After all of the tragic school shootings, this should no longer be an issue, but it is. People seem to have the idea that children should be segregated into little age groups, taken away from their families and thrust into a violent, dangerous, unhealthy environment in order to become ‘healthy adults’. Seems to us that if that method worked, then Columbine wouldn’t be a household name.

At no other time in a human being’s life is he segregated by age except during his school years. Then, after having only been around other kids, he is supposed to go out into the world and be a grown-up, and deal with people of all ages.

We are not raising our children to be adults anymore. Instead, we are raising adult-aged children. Check out any bookstore or coffee house. They’re full of people in their 20’s and 30’s who are dressing and acting like they’re still in High School or College. They don’t know how to be adults. So they stay where they are.

However, statistics have shown, time and again, that home schooled children are better able to make the transition into the “real world” than are public school children. Home schooled kids are also better at interacting with people of all age groups, because in a family, and in the real world that homeschoolers live in, that’s what you do.

The other concern is always that homeschoolers don’t have any social activities. I suppose that could be true for some homeschoolers somewhere. But I’ve never met them. All the homeschoolers that I know (and I know hundreds!) are all so busy with their children’s social lives that they have to have appointment books to keep up with the schedule. Personally, I use not only my iPhone, but an old-fashioned Franklin-Covey weekly ring-bound appointment book as well, because the act of writing things down really helps me remember.  Still, with my iPhone, I can set alarms to remind me to do stuff like return library books or take the dog in to be groomed. I need alarms! LOL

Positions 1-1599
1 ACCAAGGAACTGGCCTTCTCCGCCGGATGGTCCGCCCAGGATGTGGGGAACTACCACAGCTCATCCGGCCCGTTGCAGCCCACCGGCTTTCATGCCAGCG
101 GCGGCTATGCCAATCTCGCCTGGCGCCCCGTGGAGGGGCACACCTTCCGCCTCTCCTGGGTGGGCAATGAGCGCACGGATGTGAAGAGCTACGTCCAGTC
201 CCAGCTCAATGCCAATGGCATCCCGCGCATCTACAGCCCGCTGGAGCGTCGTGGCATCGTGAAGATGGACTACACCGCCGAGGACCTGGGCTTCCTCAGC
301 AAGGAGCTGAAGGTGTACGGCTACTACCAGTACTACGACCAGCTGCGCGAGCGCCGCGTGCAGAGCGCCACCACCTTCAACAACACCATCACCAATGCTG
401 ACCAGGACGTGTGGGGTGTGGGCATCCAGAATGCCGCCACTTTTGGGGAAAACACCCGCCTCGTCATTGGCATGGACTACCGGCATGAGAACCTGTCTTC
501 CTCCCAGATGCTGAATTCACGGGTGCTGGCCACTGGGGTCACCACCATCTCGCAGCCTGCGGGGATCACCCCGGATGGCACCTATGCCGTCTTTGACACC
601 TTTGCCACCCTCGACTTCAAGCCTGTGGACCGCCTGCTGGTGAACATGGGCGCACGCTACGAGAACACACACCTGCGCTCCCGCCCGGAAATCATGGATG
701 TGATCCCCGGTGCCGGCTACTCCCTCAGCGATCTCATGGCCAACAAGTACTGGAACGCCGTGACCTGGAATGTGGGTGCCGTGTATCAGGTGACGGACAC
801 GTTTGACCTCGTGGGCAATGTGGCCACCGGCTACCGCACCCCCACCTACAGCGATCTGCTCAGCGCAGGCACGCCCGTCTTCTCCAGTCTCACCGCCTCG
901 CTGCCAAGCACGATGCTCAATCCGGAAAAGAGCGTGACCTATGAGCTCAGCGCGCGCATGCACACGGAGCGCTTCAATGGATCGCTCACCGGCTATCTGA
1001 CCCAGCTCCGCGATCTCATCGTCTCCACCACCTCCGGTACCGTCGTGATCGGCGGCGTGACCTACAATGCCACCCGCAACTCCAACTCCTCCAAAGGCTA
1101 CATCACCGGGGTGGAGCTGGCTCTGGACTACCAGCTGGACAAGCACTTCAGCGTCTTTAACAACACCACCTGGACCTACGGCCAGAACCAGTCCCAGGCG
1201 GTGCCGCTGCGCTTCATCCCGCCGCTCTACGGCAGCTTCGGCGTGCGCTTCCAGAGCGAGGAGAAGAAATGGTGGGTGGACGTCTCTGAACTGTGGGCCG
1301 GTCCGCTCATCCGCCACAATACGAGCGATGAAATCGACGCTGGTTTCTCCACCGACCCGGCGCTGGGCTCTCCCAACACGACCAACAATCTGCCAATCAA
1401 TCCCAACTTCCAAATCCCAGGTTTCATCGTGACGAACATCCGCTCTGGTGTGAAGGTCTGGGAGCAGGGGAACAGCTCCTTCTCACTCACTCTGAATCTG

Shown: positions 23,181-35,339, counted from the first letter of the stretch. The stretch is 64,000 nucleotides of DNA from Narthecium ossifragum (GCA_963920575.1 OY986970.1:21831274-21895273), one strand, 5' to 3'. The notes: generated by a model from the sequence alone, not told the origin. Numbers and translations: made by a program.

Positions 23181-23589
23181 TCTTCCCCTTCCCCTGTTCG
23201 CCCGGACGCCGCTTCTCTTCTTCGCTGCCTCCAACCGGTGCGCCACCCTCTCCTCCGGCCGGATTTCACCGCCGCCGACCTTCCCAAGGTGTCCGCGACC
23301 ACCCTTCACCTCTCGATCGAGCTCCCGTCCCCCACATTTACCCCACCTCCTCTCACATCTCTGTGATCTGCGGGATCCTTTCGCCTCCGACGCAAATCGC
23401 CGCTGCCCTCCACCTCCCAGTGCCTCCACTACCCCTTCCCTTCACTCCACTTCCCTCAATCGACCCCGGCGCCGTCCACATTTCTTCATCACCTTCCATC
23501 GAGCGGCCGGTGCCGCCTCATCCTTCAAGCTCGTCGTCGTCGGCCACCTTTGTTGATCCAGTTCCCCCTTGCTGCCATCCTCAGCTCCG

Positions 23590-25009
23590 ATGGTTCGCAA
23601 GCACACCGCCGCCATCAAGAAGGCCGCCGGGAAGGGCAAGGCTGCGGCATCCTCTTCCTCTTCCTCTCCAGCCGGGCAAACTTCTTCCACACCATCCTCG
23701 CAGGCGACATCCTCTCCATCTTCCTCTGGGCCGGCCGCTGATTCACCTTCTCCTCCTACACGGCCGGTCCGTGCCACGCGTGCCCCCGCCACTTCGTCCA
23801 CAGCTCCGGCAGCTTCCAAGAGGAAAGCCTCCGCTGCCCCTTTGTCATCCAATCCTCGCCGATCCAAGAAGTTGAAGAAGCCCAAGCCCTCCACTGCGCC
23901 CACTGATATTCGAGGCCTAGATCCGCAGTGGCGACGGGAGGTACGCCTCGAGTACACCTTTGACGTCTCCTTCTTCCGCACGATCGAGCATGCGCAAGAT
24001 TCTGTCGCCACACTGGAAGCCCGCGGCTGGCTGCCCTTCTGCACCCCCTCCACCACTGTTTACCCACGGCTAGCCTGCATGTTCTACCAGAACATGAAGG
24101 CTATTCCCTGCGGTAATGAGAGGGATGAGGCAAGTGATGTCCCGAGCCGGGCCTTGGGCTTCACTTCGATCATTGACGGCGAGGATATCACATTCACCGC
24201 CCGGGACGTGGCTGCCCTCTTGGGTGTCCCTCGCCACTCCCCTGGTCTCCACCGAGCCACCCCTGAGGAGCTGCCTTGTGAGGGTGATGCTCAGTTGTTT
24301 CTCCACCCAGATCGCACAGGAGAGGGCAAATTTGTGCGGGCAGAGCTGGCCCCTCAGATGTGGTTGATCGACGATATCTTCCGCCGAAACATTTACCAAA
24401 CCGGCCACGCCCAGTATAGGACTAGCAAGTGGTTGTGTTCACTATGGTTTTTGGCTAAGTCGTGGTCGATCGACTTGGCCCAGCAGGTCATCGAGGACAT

We keep cutting things out of our schedule, and still don’t have enough hours in a day. We have 4-H, Girl Scouts, acting classes, play practice, cooperative unit studies, field trips, support group meetings, church functions, and just meeting other homeschoolers at the park. And that’s in a typical week! Trust me, I’ve never known any home schooled kids that suffered from loneliness or boredom. That’s all I’m going to say on the subject of socialization right now. I could fill a whole web site on this issue, but suffice it to say, we believe that the best way for our children to be “socialized” is for them to be at home.

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